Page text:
Before My Time is about the ancestry and extended family of my four grandparents: John Samuel Krentz (Indiana/North Dakota), Margreta Tjode Hedwig (Gertie) Buss (North Dakota), Rosmer Pettis Kerr (Pennsylvania/Michigan), and Evelyn Elvina Hauer (Michigan). Archives, Labels (tags), and other links appear at the bottom of the page.

Sunday, July 31, 2011

July Ruminations

I had occasion a couple weeks ago to start from scratch on researching a family. A friend of mine gave me her parents' names and birthdates, and I was curious to see what I could discover online.

Back when I started my research, there was no "online." To get a few census records, it took a four-hour drive to the National Archives branch, and a full day of hand-cranking through reels of microfilm squinting at names in hopes of finding the right ones. Next, vacations had to be planned around going to towns where my ancestors lived to find whatever records could be found there, or you had to mail a request to some librarian or county clerk or whatever, along with a check, in hopes they would find your needed document and mail you a copy when they got around to it. Every nugget of info was so hard-won. It was in times like those that the term "genealogy happy dance" came into being.

So, a couple weeks ago, I sat down at the computer with two names and birthdates in hand, and Ancestry open in one tab and FamilySearch open in another. I had no real idea what was about to happen.

By the end of the day, I had no less than five full generations of my friend's family tree documented with various census records, birth register records, and even a death certificate or two. Wow. I printed out each document, then turned it over and printed out the copied-and-pasted source info on the back. I used old-fashioned paper pedigree charts and family group sheets to build some quick-&-dirty family charts I could refer to as I went along. I also made a document inventory sheet for each direct-line ancestor and marked what documents I'd found for each.

During this process, I had the following thoughts:
  • Wow. Wow. Wow. (rinse and repeat....)
  • Wish I could have made these awesome print-outs right from the start when I was researching my own family tree, with all the source info printed so tidily right on the back!
  • Wish I could have also downloaded image files like these and had them on my computer for easy sharing and easy import to my database.
  • Speaking of which, if I were just now starting my research and my database from scratch, it would be a lot easier to cite sources than it was back in the day.
  • Should I give this to my friend or not? I feel like I've stolen five generations of genealogical discovery, i.e. GENEA-FUN, that she could be having herself.
  • Gosh, it would hardly be 20 years of genea-fun, would it? It wasn't even 12 hours of genea-fun. And really, it was so easily won, and could so easily be redone some other day, and by anyone, honestly, it seems a little less compelling as a pursuit.
My friend has never been interested in genealogy, and she still isn't. I did give her the work I'd done in hopes of sparking an interest, but she decided to pass it along to her genealogically-inclined uncle. He already had the info, of course, but was impressed with the way I'd prepared the documents. 

So, in the end, was it worth the time I spent on it? Most definitely yes! What a fascinating look at the way genealogy has changed in the last twenty years, for better, for worse, and particularly for different! And what a huge level of appreciation I have for all the people who have lent a hand to do scanning and uploading and indexing and all that's required to make records so readily available that twenty years' work can be done in a day.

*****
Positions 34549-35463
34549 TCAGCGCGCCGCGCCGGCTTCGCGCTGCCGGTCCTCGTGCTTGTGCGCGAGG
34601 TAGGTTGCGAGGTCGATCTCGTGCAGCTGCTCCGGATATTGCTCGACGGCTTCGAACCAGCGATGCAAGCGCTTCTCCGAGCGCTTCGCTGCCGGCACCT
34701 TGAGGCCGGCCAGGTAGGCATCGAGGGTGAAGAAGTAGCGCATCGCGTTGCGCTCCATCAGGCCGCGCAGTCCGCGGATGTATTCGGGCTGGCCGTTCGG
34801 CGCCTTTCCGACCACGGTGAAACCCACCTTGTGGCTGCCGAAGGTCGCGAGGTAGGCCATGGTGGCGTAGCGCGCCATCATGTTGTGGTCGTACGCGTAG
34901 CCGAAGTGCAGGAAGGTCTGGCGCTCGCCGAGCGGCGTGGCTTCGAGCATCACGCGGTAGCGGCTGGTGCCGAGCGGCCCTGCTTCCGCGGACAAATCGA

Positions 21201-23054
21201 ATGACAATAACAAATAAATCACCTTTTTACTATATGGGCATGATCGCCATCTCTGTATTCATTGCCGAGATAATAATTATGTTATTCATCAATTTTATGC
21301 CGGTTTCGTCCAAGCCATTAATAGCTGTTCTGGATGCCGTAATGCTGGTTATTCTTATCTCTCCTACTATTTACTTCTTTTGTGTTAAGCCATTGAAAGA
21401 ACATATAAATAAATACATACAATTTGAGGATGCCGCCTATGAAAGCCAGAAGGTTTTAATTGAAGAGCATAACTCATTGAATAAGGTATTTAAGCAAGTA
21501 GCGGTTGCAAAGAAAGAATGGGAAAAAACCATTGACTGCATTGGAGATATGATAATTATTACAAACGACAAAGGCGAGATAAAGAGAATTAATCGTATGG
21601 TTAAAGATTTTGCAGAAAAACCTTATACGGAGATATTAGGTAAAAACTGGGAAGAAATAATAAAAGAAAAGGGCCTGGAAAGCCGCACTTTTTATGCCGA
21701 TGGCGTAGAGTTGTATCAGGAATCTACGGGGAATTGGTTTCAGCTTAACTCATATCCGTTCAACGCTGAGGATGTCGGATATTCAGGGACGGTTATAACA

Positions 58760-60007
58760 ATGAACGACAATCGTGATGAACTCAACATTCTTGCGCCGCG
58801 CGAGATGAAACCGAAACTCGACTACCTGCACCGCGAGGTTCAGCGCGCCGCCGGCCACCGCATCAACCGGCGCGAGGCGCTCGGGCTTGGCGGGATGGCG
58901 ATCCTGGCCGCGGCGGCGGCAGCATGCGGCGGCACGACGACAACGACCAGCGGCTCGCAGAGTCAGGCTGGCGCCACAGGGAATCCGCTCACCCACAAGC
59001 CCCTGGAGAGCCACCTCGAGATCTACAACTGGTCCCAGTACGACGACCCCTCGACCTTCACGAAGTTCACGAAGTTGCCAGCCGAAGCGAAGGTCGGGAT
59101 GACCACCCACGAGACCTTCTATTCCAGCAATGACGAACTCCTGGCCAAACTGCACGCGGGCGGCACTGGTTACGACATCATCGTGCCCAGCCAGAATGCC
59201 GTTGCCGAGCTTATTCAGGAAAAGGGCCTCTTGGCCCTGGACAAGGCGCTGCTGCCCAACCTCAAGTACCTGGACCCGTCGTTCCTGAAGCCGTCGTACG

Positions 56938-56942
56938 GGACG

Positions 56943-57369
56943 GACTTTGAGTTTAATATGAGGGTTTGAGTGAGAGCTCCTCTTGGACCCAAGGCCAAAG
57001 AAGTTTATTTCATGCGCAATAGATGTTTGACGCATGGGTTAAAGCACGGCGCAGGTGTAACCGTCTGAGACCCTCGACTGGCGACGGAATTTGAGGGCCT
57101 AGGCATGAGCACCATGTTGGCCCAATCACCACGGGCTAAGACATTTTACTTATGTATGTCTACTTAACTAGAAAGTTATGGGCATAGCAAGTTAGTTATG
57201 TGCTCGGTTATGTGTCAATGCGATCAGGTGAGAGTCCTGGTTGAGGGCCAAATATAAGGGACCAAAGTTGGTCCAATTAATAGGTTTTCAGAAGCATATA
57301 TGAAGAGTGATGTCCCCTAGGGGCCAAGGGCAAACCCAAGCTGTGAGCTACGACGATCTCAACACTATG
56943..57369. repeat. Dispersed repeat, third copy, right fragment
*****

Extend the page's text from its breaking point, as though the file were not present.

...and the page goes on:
And most of all, to those of us who did our research the old-fashioned way, before there was "online," I remind us that our labors were not time wasted. It was our interest that spurred the developments that make research a whole different animal today.

But I'm feelin' a little nostalgic for the old-time happy-dance. Didn't it have a little more vigor back then?


Labels

Our Family in Books: A Bibliography

  • My Ancestors in Books (a library of resources and notes pertaining to Reverend Samuel Stone, Major General Robert Sedgwick, Elder John Crandall, and other early Americans in the forest where my family tree was grown)
  • The Zahnisers: A History of the Family in America by Kate M. Zahniser and Charles Reed Zahniser (Mercer, Pa. 1906)
  • History of St. James Lutheran Church [full title: A little of this and a little of that in the 141 year (1861-2002) History of St. James Lutheran Church, Reynolds Indiana] by Harold B. Dodge, published at Reynolds, Indiana, 2002; 170 pages.
  • Lisbon, North Dakota 1880-2005 Quasuicentennial, published at Lisbon, North Dakota in 2005; 391 pages.
  • The Paschen and Redd Families of Cass County, Indiana by Alfred Paschen, c. 2005 (Gateway Press, Inc., Baltimore, MD); 322 pages.
  • Sheldon Community History: Sheldon Centennial 1881-1981, published at Sheldon, North Dakota in 1981; 376 pages.
  • Sheldon, North Dakota 1881-2006 - 125th Anniversary: The Queen of the Prairie, published at Sheldon, North Dakota in 2006; 498 pages.
  • A Standard History of White County, Indiana, written under the supervision of W.H. Hamelle, c. 1915 (The Lewis Publishing Company, Chicago and New York).
  • The Roots of Coventry, Connecticut by Betty Brook Messier and Janet Sutherland Aronson, c. 1987 (Coventry 275th Anniversary Committee, Coventry, CT); 206 pages.
  • "Elder John Crandall of Rhode Island and His Descendants" by John Cortland Crandall; New Woodstock, New York, 1949; 797 pages.
  • "The Descendants of Robert Burdick of Rhode Island." Nellie (Willard) Johnson, Pd.B.: H & L Creations, LLC.

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